Fueling during exercise is a delicate dance. Eat too little, and you risk heading straight for a bonk. Eat too much, and your gut may revolt, sending you to the roadside (or trailside) privy. Indeed, countless runners—from recreational to elite—have at one time or another pushed their fueling just a bit too hard and paid the price for it in the form of gut distress.
The whole goal of fueling during prolonged exercise is to maintain a steady supply of carbohydrate to burn. The fuel tanks that house carbohydrate in your body are rather small and can become depleted within a few hours, depending on the intensity of exercise. This is precisely why most dietitians tell their athletes to ingest carbohydrate during maximal effort exercise that lasts more than 60 to 90 minutes.
In contrast to carbohydrate stores (called glycogen), fat reserves are comparatively unlimited. Even a runner who weights 125 pounds with 10% body fat has roughly 50,000 kilocalories’ worth of fat energy squirreled away. To put that in context, consider that most runners expend 2,000 to 3,000 kilocalories during a standard 26.2-mile marathon. In other words, there is virtually no risk of your fat fuel tanks running dry during endurance races, including single-stage ultras.
Because fat stores offer an essentially limitless supply of energy, there is a belief among some athletes and practitioners that training the body to burn more fat and less carbohydrate is a win-win scenario. Naturally relying more on fat for fuel would help preserve glycogen and also reduce the need to chow down carbohydrate during exercise, which, in turn, could lessen the odds of stomach troubles. The goal of this article is to examine this fat adaptation theory from a scientific perspective and discuss some of its implications for fueling, performance, and gut function.
Fuel Use during Exercise
The body can oxidize a variety of organic compounds to produce energy, but it has a predilection for carbohydrate (mainly glucose) and fat. When lounging on the couch, the majority of energy produced (say two-thirds) comes from the breakdown of fat, although there is quite a bit of variability between athletes. As people go from resting to jogging to full-out running, the percentage of energy derived from burning fat steadily declines. What this means is that the body inherently prefers to use carbohydrate at higher exercise intensities and that fat burning has a maximal limit, especially during vigorous exercise (>75% of VO2 max).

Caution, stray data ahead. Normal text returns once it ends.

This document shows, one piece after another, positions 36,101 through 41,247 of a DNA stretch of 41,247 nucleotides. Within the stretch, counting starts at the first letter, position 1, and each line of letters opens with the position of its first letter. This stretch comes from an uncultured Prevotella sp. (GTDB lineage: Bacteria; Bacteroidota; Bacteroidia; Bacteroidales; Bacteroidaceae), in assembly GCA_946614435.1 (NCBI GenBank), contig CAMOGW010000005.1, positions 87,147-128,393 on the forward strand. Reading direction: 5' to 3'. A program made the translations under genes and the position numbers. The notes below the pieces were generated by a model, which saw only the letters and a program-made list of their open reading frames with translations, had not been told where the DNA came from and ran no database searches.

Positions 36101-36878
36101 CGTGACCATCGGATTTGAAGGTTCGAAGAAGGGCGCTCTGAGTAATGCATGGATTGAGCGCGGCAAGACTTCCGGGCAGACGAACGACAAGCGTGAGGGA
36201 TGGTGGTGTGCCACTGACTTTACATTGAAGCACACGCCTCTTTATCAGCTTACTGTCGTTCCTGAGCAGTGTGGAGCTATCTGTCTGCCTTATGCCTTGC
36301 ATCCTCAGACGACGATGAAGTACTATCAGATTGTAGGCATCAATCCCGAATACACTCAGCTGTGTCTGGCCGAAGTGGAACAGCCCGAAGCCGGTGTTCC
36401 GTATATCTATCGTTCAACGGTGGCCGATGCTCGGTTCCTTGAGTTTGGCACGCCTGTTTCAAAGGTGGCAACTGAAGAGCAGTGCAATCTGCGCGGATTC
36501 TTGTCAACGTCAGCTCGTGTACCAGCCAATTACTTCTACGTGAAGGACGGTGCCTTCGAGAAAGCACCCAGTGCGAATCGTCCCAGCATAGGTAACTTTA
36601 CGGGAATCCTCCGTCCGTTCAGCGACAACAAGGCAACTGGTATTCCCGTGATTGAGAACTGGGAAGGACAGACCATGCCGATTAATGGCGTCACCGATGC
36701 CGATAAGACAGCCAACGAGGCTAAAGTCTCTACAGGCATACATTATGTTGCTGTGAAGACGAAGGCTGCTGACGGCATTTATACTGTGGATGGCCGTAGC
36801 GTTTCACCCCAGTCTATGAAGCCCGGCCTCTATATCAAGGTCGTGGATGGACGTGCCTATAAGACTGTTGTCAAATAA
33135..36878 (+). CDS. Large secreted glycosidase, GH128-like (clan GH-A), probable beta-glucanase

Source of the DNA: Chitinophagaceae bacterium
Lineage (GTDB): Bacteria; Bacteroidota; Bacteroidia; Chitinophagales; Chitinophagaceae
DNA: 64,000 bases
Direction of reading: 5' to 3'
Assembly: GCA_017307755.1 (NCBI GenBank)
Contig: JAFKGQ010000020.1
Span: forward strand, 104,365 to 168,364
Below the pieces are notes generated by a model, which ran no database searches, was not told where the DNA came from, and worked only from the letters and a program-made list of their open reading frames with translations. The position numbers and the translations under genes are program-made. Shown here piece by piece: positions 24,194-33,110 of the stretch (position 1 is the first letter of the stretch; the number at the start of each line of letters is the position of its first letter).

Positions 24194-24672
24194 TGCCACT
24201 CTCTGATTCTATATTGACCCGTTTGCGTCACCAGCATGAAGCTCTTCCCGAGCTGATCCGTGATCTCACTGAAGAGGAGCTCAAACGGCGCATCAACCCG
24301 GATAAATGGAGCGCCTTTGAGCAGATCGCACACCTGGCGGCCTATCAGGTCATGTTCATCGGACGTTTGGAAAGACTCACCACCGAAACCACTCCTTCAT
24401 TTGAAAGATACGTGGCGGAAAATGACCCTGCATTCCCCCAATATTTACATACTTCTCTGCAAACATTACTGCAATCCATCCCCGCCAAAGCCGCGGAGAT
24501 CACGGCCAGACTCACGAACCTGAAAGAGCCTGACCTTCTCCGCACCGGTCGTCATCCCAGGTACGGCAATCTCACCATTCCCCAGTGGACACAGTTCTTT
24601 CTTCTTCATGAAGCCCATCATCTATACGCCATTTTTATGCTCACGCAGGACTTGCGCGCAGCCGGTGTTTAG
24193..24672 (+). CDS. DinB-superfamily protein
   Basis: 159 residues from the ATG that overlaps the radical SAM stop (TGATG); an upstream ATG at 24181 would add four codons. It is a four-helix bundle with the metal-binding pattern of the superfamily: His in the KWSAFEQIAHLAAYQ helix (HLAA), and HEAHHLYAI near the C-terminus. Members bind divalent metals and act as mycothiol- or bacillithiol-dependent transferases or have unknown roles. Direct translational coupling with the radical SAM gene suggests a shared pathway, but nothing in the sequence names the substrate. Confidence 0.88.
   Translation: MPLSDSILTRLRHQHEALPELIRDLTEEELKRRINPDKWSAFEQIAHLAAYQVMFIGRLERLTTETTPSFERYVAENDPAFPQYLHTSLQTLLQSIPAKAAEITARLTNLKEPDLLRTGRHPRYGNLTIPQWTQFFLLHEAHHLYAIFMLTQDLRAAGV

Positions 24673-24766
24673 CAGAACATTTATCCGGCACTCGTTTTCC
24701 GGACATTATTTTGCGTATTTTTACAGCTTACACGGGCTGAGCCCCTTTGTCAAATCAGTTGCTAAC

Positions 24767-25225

The human machine is quite adaptable, though, and it turns out that eating loads of fat increases fat utilization during exercise. In one illustrative study, a high-fat diet (60% of energy intake) eaten for just two days caused nearly a doubling in the rate of fat oxidation at a moderate exercise intensity in comparison to a diet that was only 22% fat. More recently, a study of elite ultrarunners who had been following high-fat, ketogenic diets for at least a half year found that fat burning was roughly 60% higher while running at 64% of VO2 max in comparison to similar-caliber ultrarunners who had been following high-carbohydrate diets. These studies are just two of the many that show that by eating lots of fat, the body can adapt to burn more fat during moderate-intensity exercise.
Dietary Fat and Performance
So, given that eating fat profoundly shifts the body’s ability to burn fat, why isn’t every endurance runner on the planet eating a high-fat diet? Although there are several reasons (e.g., taste, food preferences, tradition, etc.), an important one to consider is how high-fat diets impact your capacity to burn carbohydrate. Years ago, the observation that eating a high-fat diet accelerates fat burning during exercise was thought of as a “carbohydrate sparing effect.” This was a positive adaptation in the minds of many, as it meant that an athlete would have more carbohydrate stores remaining near the end of a prolonged exercise bout.